Top Ten Tuesdays is a meme hosted by the Broke and the Bookish. This week’s topic is
Freebie: Top Ten Tips for Getting an Editorial Internship
This past summer, I worked as an editorial intern for a children’s publisher. During the application process, I learned a lot about what publishers are looking for in potential interns. I certainly did not follow all these tips, and if you are interested in publishing, you don’t need to either. But in such a competitive industry, everything helps! I hope some readers find these ideas useful!
1. Read. If you want to work in publishing, you have to really love books. You also have to convince publishers that you do. Interviewers will ask you what you’ve read recently, what you thought about it, and why, so make sure you read books relevant to the jobs you are applying for. If you apply for children’s editorial, it will not help to admit you haven’t picked up a YA, MG, or picture book since you were ten!
2. Blog. Putting yourself and your thoughts on the Internet comes with a lot of risks. Running a blog in which you routinely insult authors, commenters, or the publishing industry, for example, may do more harm than good. However, running a well-written and thoughtful blog can help a lot. It shows your dedication to reading and that you are comfortable and proficient in utilizing online resources to promote books. Your reviews will give publishers a good idea of what types of books you like to read, and it will also help them decide if you will be capable of judging manuscripts and writing useful reader’s reports. (Reader’s reports generally include a summary of a manuscript and an intern’s thoughts–what was good, what was bad, how the manuscript could be improved, what type of audience might enjoy it, and, ultimately, a suggestion whether the editor should bother to reader the manuscript, too.)
3. Employ social media. Again, poor use of social media can be risky. Yet certain editorial internships (and almost ALL marketing/online marketing internships) require proficiency with common websites like Facebook and Twitter.
4. Get office experience. If you can, find an on-campus job that will give you office experience. Publishing internships (and jobs) often include tasks such as filing and copying, and many applications list such experience as a “plus.”
5. Start early. Publishing is a competitive industry, so if you are looking for an internship with one of the “Big Six/Five,” it can help to have a previous internship with a literary agency, a smaller publisher, even your local newspaper. This isn’t strictly necessary, but it can only help you. (We don’t really need to discuss how ironic it is that one needs to have already had a internship in order to get one….)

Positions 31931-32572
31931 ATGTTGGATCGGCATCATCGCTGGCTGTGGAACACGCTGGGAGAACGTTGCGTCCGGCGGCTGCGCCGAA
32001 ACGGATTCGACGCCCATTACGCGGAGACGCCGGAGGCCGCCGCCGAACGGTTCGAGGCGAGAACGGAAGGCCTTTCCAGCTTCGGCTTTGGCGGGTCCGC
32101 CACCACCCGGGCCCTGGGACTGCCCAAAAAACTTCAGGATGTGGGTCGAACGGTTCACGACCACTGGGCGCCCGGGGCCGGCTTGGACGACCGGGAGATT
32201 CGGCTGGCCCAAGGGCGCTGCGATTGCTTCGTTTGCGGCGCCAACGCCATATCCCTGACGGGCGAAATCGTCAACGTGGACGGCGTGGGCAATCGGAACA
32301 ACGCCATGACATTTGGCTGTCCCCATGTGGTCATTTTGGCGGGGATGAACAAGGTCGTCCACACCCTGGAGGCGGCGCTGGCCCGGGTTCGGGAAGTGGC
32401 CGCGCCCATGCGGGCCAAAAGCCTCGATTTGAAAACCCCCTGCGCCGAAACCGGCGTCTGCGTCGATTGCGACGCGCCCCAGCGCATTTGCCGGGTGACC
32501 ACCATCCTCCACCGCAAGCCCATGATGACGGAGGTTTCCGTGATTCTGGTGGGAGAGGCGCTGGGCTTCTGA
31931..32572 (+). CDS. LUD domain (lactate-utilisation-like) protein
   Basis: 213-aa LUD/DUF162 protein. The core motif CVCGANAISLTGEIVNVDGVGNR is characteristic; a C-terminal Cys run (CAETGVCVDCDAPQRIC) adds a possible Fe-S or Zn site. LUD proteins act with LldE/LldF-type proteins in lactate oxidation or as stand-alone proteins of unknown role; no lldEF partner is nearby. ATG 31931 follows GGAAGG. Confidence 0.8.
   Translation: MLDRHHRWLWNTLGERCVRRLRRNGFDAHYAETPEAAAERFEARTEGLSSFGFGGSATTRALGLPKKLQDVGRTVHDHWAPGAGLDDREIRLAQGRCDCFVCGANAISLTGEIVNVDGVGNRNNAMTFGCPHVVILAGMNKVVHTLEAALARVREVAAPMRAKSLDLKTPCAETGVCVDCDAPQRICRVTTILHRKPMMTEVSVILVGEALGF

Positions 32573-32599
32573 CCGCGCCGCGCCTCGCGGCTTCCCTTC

6. Remember the costs. Many publishing internship are unpaid (again, a separate discussion). And many of them, particularly the “big” ones, are in New York. If this is something you want to pursue, consider how you can finance living in a major city for a summer with no salary. Check if your school has scholarships. See if you know anyone (a relative?) you can live with. Look for a part-time job on the weekends. If you need summer housing, try to find it early (difficult, since the deadlines for the internships are often very late in the spring), so you can get the best deal.
Update: If you can’t afford to live in New York without a salary for a summer, you may also want to look into literary agency internships. Many also require you to show up in person, but there are a decent number of telecommuting positions available, as well. The downside: they’re often advertised sporadically and not well publicized. You’ll have to follow agency blogs, Twitter accounts, etc.to find a lot of them.
7. If you have housing, mention it. In more than one interview, publishers have mentioned it offers them ease of mind if potential interns already have housing, or at least concrete plans. They don’t want to hire someone who won’t be able to show up at the last minute. If you do not actually have housing (which may be the case, as you may not want to put down a deposit until you actually have a reason to live in New York), explain your plans for obtaining it.
8. Personalize your applications. One publisher called me for an interview because I had mentioned specific titles they published in my cover letter. She said I stood out because I had clearly researched the company more than most of the other applicants, and I sounded as if I were actually interested. I didn’t claim to have read them–because I hadn’t–but simply mentioned I thought they published a great variety of titles and that they looked like books I would love to work with.
9. Read the application and FAQs carefully. You don’t want to be that person who asks on the publisher’s Facebook page for information they clearly have listed under their internship guidelines–and which three other people already asked about on the page before you. It will definitely kill the “pays attention to details” claim you have on your resume. You also don’t want to forget to submit anything or otherwise disqualify yourself for failing to follow instructions.
10. Be passionate. There are probably people who go to a better college than you, who have better grades, who have more connections. Companies will pay attention to those people. Ultimately, however, a passion for literature is something that cannot be faked, and if you really love books and the industry, the publisher will choose you. Put effort into conveying your excitement, as well as your qualifications, in your cover letter, and if you are called for an interview, be excited then, too. Sound like someone who will be happy to show up to work, so that your supervisors will be happy to work with you.